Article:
SZA's debut neo-soul pop album Ctrl was such a cultural force last year, that at times it felt like it had reinvigorated the whole landscape of R&B. After years of going back and forth with her label, TDE, suddenly SZA was everywhere. So it was shocking to fans when after being nominated for four Grammys, the artist was completely shut out. Now she's revealed in a new GQ interview that it was just as disappointing and frustrating for her too.
"I just didn't know how to take it. I didn't say anything, I didn't post, because I've never had to deal with anything I really believed in wholeheartedly, or invested in, and went through something that publicly before," SZA explained. "I wanted to be honest as fuck, and if today I'm just mad as hell, I don't want to say something that reflects me being mad as hell. But I definitely feel blessed now. I also don't feel compelled to explain myself."
She added that the experience was a humbling one that made her check her ego and remember why she got into music in the first place.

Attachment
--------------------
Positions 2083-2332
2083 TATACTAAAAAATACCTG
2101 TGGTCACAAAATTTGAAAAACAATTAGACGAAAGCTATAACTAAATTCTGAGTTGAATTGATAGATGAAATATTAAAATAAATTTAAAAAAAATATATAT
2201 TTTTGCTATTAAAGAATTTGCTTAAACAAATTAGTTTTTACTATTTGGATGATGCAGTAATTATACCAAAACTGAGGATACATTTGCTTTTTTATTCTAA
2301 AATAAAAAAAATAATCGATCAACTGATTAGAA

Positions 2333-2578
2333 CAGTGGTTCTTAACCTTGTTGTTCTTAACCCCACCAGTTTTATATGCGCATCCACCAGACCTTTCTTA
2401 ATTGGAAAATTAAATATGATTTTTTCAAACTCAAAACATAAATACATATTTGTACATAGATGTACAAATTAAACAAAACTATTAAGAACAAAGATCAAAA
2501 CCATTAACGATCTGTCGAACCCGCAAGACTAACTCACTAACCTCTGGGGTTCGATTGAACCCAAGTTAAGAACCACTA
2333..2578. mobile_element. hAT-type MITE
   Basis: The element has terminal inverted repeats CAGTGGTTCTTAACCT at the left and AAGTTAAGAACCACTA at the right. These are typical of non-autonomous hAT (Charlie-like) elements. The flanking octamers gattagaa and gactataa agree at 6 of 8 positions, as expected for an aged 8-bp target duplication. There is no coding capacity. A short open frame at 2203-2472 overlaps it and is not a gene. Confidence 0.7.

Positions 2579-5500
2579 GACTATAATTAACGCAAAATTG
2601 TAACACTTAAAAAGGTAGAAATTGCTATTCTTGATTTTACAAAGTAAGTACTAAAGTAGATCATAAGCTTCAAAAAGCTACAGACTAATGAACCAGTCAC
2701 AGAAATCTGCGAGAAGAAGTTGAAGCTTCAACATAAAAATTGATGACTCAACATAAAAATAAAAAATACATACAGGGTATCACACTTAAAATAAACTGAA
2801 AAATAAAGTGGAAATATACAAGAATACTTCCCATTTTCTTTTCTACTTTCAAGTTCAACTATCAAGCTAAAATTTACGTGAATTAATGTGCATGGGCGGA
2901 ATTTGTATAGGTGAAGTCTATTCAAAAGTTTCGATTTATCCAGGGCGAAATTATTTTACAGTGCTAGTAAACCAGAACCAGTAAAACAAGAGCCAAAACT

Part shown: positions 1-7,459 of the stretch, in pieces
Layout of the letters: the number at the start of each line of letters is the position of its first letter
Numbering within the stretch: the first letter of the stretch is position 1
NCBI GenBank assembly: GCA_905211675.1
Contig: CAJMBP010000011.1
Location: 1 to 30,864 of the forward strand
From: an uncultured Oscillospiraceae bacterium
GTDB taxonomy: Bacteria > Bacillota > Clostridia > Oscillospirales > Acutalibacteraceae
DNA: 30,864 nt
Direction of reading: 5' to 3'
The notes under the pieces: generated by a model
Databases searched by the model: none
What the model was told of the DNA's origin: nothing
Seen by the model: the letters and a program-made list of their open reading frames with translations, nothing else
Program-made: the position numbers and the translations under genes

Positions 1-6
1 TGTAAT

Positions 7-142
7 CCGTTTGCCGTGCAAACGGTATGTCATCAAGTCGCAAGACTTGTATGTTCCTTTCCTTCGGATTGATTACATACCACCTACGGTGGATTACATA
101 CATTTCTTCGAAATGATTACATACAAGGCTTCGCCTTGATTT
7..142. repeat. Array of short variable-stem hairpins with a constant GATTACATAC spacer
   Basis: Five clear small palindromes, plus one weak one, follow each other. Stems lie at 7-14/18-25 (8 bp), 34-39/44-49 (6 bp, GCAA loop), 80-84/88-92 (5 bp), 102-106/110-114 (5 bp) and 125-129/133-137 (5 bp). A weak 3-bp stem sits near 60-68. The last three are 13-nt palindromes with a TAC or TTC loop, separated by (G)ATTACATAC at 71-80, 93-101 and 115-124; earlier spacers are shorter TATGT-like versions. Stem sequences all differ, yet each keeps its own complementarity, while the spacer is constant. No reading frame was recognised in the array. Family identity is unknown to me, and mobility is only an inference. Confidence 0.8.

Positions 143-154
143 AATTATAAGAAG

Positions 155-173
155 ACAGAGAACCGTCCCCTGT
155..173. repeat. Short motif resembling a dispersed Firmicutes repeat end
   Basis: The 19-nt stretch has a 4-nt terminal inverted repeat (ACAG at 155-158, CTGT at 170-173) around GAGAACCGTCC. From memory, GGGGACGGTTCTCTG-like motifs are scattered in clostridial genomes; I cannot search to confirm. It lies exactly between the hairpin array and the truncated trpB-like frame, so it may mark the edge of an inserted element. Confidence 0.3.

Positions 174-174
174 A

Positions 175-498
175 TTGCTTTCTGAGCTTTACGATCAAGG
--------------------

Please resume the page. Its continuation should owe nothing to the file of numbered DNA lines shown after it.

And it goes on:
"It's just learning how to process the lesson, the opportunity, the gift of the moment, rather than just letting your ego dictate what it all means. That was hard, but it was a really beautiful lesson. I'm super grateful," she said, adding, "I didn't make my album with the Grammys in mind, and I'm definitely not gonna make my second one with the Grammys in mind. I'm just gonna make really good fucking music and just try to touch people."
Alessia Cara was the only female performer to be presented with a Grammy award this year, and she wrote an emotional Instagram post about the experience. In light of criticism of the underrepresentation of female artists (and some ill-advised comments by Grammy president Neil Portnow), the Grammys announced a gender bias task force to address the issue.